Garbage. Trash. Rubbish. Waste.. All generic terms to reference our discarded items. Even when we sort out our waste items into reusables and repairs, recyclables and “repurpose-ables”, compostables and biodegradables, we are still left with items subject to landfill. Kudos to individual actions taken to sift and sort waste to minimize the amount of trash to landfill (definitely a priority!), but there are other systematic processes in place across the globe to take landfill-bound rubbish, and create a new product: energy.
Although not quite along the same status of renewable energy like wind, solar and hydro, waste to energy (WtE) may present an intriguing solution to our overconsumption and finite space.
What is Waste to Energy
Waste-to-Energy (WtE) is the process that derives energy from burning municipal solid waste (MSW). One simplified explanation for the process has been outlined by the U.S. Energy Information Administration below:
“The process of generating electricity in a mass-burn waste-to-energy plant has seven stages:
- Waste is dumped from garbage trucks into a large pit.
- A giant claw on a crane grabs waste and dumps it in a combustion chamber.
- The waste (fuel) is burned, releasing heat.
- The heat turns water into steam in a boiler.
- The high-pressure steam turns the blades of a turbine generator to produce electricity.
- An air pollution control system removes pollutants from the combustion gas before it is released through a smoke stack.
- Ash is collected from the boiler and the air pollution control system.”
Image: Waste to Energy: How it works - click here for explanations for each step of the diagram.
When done properly, Waste to Energy plants can reduce 80-90% of a community's landfill waste volume - which also drastically reduces the amount of Greenhouse Gases such as CO2 emission from other methods of incineration AND methane release as the tons of waste historically break down in landfill.
Who is doing Waste to Energy
So far, Waste to Energy sounds pretty neat. So, who’s doing it?
According to a 2020 report from the EIA, most waste to energy plants are located in Japan and throughout European countries, which makes sense as these countries are often limited on physical space for landfills. Essen-Karnap, a German facility, was converted in the 1990s from a coal-power plant to the WtE facility to become one of the largest in the country. Essen is capable of taking 700,000 tons of otherwise non-recyclable material per year, and follows along with environmental regulations to include a comprehensive protection of the environment.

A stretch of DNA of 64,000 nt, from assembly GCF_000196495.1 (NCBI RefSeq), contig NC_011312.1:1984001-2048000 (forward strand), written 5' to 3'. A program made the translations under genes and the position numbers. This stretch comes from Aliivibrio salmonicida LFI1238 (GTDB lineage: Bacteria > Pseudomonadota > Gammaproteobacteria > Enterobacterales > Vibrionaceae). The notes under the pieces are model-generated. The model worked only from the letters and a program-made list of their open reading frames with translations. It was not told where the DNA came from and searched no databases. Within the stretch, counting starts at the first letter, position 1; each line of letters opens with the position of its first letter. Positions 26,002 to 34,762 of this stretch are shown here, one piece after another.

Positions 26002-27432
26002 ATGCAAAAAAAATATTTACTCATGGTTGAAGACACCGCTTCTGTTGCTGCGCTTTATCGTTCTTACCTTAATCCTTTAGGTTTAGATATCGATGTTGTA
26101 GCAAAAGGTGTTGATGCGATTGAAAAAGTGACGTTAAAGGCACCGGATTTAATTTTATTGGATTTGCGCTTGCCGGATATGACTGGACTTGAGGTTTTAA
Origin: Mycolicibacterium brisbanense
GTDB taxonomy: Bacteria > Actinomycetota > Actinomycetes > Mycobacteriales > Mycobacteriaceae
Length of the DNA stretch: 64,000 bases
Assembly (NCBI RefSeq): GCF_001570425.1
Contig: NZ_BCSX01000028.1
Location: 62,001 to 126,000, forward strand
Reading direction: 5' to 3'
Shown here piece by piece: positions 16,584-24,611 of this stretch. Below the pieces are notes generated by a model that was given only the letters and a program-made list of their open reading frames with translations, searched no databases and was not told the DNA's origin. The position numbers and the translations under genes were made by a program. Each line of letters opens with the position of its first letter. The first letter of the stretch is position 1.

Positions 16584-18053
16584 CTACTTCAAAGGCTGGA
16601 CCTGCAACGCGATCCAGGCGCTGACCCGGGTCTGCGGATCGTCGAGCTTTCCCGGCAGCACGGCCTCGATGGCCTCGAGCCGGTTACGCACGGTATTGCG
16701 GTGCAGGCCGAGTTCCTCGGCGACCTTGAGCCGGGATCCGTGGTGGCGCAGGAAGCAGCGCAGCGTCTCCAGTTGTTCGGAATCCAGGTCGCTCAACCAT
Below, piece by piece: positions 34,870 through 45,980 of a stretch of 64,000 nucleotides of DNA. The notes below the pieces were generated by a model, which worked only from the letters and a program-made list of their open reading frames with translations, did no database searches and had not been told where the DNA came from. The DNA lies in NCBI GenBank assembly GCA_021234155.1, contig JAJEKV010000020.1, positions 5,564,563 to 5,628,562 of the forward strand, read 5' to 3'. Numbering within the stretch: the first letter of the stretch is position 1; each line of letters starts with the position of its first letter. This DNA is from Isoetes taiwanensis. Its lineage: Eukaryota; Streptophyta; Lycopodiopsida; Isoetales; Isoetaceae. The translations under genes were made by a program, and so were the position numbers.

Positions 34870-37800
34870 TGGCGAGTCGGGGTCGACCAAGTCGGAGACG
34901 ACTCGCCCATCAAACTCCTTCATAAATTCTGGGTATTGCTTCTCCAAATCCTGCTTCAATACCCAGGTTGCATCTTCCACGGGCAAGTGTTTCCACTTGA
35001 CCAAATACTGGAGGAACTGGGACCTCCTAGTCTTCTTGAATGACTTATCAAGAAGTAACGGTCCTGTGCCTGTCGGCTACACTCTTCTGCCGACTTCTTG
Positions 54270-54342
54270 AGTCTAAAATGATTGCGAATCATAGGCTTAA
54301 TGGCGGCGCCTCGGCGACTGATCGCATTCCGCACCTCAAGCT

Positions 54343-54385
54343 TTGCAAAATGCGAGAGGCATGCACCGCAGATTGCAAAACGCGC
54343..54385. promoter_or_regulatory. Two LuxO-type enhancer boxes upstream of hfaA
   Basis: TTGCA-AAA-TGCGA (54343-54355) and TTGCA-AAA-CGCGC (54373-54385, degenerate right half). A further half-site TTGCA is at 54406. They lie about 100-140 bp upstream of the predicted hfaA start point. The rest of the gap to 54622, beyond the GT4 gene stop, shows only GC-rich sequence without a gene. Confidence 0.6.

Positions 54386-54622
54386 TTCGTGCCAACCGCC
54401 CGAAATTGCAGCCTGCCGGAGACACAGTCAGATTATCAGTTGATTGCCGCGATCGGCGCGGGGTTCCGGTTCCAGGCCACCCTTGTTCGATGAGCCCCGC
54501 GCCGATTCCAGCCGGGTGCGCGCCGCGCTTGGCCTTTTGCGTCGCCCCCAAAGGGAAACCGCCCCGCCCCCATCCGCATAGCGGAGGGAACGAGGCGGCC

Noted in a report from Mordor Intelligence, “As of 2019, Japan has more than 1000 incinerators, around 380 of which are waste-to-energy plants...These facilities have undergone a major modernization program to improve their environmental performance, with emissions in line to protect human health and the environment. As of 2018, the electricity generated from industrial waste (17248 GWh) was comparatively higher than that of electricity generated from municipal waste (1719 GWh). Thus, making industrial waste much more useful to produce energy out of it.”
O‘ahu also has its own WtE facility, H-Power (Honolulu Program of Waste Energy Recovery) that we’re hoping to special feature in the future!
What are the Critiques of Waste to Energy
Unfortunately there are few golden solutions to our world’s problems, and the WtE method definitely does have its fair share of critiques. First, WtE still ignores the primary issue of too much waste in the first place. Ultimately, a less wasteful lifestyle is an ideal, but we all got work to do. Another question that might have popped into your noggin’ upon reading about WtE is the harmful effects of burning waste. Yes! This can present harmful and hazardous byproducts! Both Bottom and Fly Ash are byproducts of the waste to energy process. Bottom Ash is residual material that can be repurposed into construction material whereas Fly Ash particles are treated as hazardous waste. Good news is that the system is carefully constructed, monitored and continuously improved to prevent further environmental damage and health concerns.
We live on a finite planet, not just in terms of the resources available, but also for the limited physical space we have. Waste minimization is a must, but waste repurposing can also buy us some time for more long-term solutions. If you’re feeling overwhelmed by the weight of our changing world, you are not alone! Live in gratitude and intention that you’re doing your best. The most sustainable lifestyle is one that is lived in balance - balance of budget, of mental health, and of education.
Small steps make big changes, and just by reading this blog post - you’ve already taken another little step in the right direction. We believe wholeheartedly in the concept of balance, and although some days it’s easy to get overwhelmed by the things we can’t really control, let’s focus on the things we can control - and together, we’ll make the world that much brighter.